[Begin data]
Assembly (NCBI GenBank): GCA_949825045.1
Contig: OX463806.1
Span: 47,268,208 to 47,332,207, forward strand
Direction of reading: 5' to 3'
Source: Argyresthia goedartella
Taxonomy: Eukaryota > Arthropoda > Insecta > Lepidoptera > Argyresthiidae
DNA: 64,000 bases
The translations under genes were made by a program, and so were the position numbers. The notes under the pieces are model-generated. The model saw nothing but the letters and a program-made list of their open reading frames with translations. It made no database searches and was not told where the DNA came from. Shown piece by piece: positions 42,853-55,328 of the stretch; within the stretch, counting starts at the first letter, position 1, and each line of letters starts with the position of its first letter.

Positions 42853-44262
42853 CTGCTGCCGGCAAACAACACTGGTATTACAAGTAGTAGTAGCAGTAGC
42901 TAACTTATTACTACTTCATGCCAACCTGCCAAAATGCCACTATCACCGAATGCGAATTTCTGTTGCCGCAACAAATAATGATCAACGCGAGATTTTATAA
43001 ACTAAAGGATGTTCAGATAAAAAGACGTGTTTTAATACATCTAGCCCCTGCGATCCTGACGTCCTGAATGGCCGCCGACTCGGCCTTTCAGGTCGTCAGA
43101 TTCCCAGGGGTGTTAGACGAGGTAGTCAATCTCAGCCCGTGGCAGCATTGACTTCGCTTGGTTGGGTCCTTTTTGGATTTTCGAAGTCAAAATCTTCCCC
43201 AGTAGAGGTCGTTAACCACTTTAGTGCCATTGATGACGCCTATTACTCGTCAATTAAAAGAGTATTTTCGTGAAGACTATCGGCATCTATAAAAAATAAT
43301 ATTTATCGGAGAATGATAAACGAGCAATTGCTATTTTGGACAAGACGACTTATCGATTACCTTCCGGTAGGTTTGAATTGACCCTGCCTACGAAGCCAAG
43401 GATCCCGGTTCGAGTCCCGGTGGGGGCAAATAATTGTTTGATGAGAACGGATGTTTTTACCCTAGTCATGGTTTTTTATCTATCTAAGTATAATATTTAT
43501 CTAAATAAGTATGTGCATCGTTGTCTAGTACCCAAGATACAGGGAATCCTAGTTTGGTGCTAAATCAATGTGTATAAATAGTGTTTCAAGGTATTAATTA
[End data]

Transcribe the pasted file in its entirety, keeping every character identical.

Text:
Assembly (NCBI GenBank): GCA_949825045.1
Contig: OX463806.1
Span: 47,268,208 to 47,332,207, forward strand
Direction of reading: 5' to 3'
Source: Argyresthia goedartella
Taxonomy: Eukaryota > Arthropoda > Insecta > Lepidoptera > Argyresthiidae
DNA: 64,000 bases
The translations under genes were made by a program, and so were the position numbers. The notes under the pieces are model-generated. The model saw nothing but the letters and a program-made list of their open reading frames with translations. It made no database searches and was not told where the DNA came from. Shown piece by piece: positions 42,853-55,328 of the stretch; within the stretch, counting starts at the first letter, position 1, and each line of letters starts with the position of its first letter.

Positions 42853-44262
42853 CTGCTGCCGGCAAACAACACTGGTATTACAAGTAGTAGTAGCAGTAGC
42901 TAACTTATTACTACTTCATGCCAACCTGCCAAAATGCCACTATCACCGAATGCGAATTTCTGTTGCCGCAACAAATAATGATCAACGCGAGATTTTATAA
43001 ACTAAAGGATGTTCAGATAAAAAGACGTGTTTTAATACATCTAGCCCCTGCGATCCTGACGTCCTGAATGGCCGCCGACTCGGCCTTTCAGGTCGTCAGA
43101 TTCCCAGGGGTGTTAGACGAGGTAGTCAATCTCAGCCCGTGGCAGCATTGACTTCGCTTGGTTGGGTCCTTTTTGGATTTTCGAAGTCAAAATCTTCCCC
43201 AGTAGAGGTCGTTAACCACTTTAGTGCCATTGATGACGCCTATTACTCGTCAATTAAAAGAGTATTTTCGTGAAGACTATCGGCATCTATAAAAAATAAT
43301 ATTTATCGGAGAATGATAAACGAGCAATTGCTATTTTGGACAAGACGACTTATCGATTACCTTCCGGTAGGTTTGAATTGACCCTGCCTACGAAGCCAAG
43401 GATCCCGGTTCGAGTCCCGGTGGGGGCAAATAATTGTTTGATGAGAACGGATGTTTTTACCCTAGTCATGGTTTTTTATCTATCTAAGTATAATATTTAT
43501 CTAAATAAGTATGTGCATCGTTGTCTAGTACCCAAGATACAGGGAATCCTAGTTTGGTGCTAAATCAATGTGTATAAATAGTGTTTCAAGGTATTAATTA